Food transit time is a key factor in digestive health. The time it takes for ingested food to travel through the human gut (transit time) affects the amount of harmful products produced along the way. This means that transit time is a key factor in a healthy digestive system. This is the finding of a study from the National Food Institute, Technical University of Denmark, which has been published in the renowned journal Nature Microbiology.
Food has to travel through eight metres of intestine from the time it enters the mouth of an adult person until it comes out the other end. Postdoc Henrik Munch has studied how food's transit time through the colon affects gut bacteria's role in the activity and health of the digestive system by measuring the products of bacterial activity, which end up in urine.
Intestinal bacteria prefer to digest dietary carbohydrates, but when these are depleted, the bacteria starts to break down other nutrients such as proteins. Researchers have studied correlations between some of the bacterial protein wastes that are produced in the colon and the development of various diseases including colorectal cancer, chronic renal disease and autism.
"In short, our study shows that the longer food takes to pass through the colon, the more harmful bacterial degradation products are produced. Conversely, when the transit time is shorter, we find a higher amount of the substances that are produced when the colon renews its inner surface, which may be a sign of a healthier intestinal wall," Henrik's supervisor and professor at the National Food Institute, Tine Rask Licht, explains.
He further emphasizes that people's dietary habits can influence transit time. Constipation should be avoided at all costs, as it slows, or even blocks the elimination process, causing a severe build up of waste matter. After the food has nourished the body, it needs to be eliminated to degrade in the sewer line where it belongs, rather than to poison and putrefy inside the body.
Meat slows down the transit time and provides the gut bacteria with lots of protein to digest; best to eliminate it from the diet. Eat foods high in fibre at meal times, drink plenty of water and get good physical activity each day. All these points can greatly reduce transit time, offering a healthier digestive tract.
–ref. medicalnewstoday, June.28, 2016
Raw foods contain enzymes which the body needs. Food cooked at a temperature higher than 48°c kills the enzymes contained in the food, so to get the maximum benefit from the raw foods we eat, thorough chewing is essential. This will activate the digestive enzymes better. Once the food leaves the mouth, the flavour we enjoy is no longer experienced so to savor the flavour and get the best of each mouthful, chew each mouthful well. This will increase digestive enzymes, improving overall digestion.
One may wonder if a diet consisting of 100 percent raw food is totally adequate, without any cooked food. But we do find there is place for cooked food. In carrots and tomatoes the nutrients are more readily available by cooking. Other foods can be steamed, such as greens. “Besides killing bacteria and adding a range of tastes, textures and aroma to food, cooking offers certain nutritional advantages. Carotenoids, like Beta-caratene and lycopene are unleashed when heat breaks down cell walls” —Environmental Nutrition, May 2003, vol. 26 No.5, Eating in the Raw, p. 7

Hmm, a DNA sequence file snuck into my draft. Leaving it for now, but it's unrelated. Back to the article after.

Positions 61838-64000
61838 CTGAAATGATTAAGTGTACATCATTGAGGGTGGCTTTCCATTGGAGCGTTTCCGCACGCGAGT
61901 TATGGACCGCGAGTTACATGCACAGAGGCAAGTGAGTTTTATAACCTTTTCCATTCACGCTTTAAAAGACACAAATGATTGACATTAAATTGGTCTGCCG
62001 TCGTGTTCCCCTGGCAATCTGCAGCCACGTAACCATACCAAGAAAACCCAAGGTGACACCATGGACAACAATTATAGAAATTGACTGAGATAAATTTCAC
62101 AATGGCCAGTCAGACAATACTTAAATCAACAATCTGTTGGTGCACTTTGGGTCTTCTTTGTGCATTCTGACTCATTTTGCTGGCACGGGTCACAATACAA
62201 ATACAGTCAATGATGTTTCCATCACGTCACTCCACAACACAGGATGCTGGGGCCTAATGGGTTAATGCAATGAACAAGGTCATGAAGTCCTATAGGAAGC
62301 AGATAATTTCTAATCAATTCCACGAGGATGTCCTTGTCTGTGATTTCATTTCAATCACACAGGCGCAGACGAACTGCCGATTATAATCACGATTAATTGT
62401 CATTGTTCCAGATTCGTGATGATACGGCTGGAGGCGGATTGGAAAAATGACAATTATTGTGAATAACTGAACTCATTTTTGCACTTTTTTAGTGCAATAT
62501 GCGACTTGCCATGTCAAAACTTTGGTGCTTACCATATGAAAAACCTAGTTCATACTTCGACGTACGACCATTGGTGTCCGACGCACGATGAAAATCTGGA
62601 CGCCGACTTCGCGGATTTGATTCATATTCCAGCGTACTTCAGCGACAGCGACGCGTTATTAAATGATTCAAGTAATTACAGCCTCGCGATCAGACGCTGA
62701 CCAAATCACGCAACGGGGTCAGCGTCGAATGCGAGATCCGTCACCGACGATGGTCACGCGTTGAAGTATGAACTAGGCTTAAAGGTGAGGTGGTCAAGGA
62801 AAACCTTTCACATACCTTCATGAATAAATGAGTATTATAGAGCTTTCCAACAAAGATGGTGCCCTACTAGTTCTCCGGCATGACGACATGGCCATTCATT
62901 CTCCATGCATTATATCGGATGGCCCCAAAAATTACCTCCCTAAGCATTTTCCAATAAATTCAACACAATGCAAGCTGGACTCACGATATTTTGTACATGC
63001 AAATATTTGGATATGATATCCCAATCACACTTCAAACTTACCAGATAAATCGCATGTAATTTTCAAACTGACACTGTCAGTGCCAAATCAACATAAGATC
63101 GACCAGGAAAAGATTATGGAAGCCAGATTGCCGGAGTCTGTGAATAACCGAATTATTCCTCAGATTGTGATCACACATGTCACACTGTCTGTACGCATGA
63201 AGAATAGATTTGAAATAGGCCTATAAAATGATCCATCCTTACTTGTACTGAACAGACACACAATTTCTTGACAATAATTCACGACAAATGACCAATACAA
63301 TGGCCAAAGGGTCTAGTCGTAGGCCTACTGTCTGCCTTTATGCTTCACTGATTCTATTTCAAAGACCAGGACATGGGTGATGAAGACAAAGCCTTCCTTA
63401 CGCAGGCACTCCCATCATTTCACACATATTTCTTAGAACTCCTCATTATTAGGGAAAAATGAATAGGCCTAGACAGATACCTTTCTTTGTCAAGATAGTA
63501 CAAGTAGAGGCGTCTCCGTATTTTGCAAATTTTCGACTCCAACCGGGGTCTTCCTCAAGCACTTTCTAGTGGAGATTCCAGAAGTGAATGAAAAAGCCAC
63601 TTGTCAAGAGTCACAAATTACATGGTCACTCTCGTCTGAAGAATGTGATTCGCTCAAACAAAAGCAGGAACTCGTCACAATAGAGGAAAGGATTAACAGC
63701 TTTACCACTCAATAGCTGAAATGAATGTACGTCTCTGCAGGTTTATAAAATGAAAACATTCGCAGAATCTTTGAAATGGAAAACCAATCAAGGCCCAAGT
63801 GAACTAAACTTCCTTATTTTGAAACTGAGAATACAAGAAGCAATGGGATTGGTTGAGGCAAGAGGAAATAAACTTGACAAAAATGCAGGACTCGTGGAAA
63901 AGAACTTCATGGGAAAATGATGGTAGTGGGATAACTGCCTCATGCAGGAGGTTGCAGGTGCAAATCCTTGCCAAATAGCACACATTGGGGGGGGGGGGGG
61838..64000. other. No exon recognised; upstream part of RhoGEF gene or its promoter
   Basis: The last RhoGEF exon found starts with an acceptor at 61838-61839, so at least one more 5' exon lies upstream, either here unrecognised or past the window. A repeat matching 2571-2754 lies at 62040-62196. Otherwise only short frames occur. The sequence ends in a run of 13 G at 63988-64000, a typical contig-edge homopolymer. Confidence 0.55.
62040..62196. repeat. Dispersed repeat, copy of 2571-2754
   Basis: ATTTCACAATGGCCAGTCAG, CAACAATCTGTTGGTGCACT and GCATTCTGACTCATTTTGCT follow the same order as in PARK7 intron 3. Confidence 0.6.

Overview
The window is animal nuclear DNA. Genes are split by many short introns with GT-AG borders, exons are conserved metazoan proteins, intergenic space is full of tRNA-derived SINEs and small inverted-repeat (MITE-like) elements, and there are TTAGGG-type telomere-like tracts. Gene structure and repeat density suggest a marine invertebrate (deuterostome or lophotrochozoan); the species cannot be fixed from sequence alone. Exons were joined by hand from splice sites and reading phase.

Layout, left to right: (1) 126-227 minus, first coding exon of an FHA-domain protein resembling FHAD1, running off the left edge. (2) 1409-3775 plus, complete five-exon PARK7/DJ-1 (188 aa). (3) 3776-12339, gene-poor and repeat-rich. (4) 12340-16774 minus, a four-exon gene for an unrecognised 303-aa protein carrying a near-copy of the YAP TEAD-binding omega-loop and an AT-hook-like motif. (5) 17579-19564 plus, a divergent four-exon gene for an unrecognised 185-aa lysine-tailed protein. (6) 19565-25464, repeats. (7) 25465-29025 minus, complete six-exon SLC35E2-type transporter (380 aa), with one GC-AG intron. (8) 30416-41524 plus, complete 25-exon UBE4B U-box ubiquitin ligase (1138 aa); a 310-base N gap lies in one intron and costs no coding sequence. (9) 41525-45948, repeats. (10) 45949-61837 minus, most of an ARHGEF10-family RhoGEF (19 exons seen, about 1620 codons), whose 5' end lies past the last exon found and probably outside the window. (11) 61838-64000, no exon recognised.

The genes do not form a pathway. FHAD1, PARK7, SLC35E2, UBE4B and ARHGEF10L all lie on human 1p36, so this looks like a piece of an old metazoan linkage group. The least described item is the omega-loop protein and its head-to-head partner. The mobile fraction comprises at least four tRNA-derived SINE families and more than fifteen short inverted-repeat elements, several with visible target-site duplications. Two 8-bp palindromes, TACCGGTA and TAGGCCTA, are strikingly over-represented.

Certain foods, such as raw nuts, seeds, grains and legumes contain enzyme inhibitors. Cooking destroys these inhibitors, but also destroys the enzymes as well. It would be better to sprout these foods as sprouting will destroy the inhibitors but not the enzymes.
It has been documented through scientific studies that serious physical degeneration occurs in small animals when fed large amounts of raw foods containing enzyme inhibitors over an extended period of time. Dr. Howell took this research and applied it to determine such eating habits on the effect of humans. His conclusion was that it was more beneficial to eat cooked foods without enzymes, than to eat raw foods with inhibitors in tact. It is questionable that a diet consisting 100 percent raw will meet all nutritional needs of all age groups.
Children who need large amounts of protein have a difficult time with an all raw diet. Older people may also have difficulty with a totally raw diet due to possibly not having their own teeth, or very worn teeth. Without good teeth, proper chewing is often lacking affecting digestion. Health educator Ellen White wrote, “I would advise all to take something warm into the stomach every morning at least.”—Counsels on Diet and Food, p.106
Although raw foods are necessary and beneficial, a totally raw diet is not recommended. Ideally each meal should consist of 50-75 percent raw foods.
—God’s Plan Natural Foods Cookbook. p.130
Red Cabbage Coleslaw
6 c red cabbage, finely sliced
1 large onion, finely sliced
2 t caraway seeds
2 t soy sauce
1 t garlic herb salt
Toss all ingredients in a bowl, except the alfalfa sprouts. Sprinkle alfalfa sprouts on top. Serve.